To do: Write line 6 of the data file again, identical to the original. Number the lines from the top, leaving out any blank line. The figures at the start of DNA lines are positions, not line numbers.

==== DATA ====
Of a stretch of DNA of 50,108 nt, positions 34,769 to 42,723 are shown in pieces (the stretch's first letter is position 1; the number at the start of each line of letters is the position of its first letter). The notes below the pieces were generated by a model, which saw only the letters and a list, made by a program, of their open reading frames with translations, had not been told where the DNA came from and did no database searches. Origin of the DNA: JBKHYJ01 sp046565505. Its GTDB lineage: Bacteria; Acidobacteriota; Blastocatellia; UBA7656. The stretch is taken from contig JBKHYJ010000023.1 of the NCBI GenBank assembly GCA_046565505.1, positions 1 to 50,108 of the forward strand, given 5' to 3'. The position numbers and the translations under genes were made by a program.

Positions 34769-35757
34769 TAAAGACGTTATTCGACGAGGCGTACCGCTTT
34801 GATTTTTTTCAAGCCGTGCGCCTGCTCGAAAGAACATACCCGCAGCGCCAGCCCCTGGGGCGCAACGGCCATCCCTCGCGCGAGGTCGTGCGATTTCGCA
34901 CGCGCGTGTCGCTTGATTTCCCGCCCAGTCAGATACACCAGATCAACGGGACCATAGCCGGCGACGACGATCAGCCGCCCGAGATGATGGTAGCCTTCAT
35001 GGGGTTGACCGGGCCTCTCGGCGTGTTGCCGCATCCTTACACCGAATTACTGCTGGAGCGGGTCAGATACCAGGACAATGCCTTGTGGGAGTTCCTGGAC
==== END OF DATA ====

35001 GGGGTTGACCGGGCCTCTCGGCGTGTTGCCGCATCCTTACACCGAATTACTGCTGGAGCGGGTCAGATACCAGGACAATGCCTTGTGGGAGTTCCTGGAC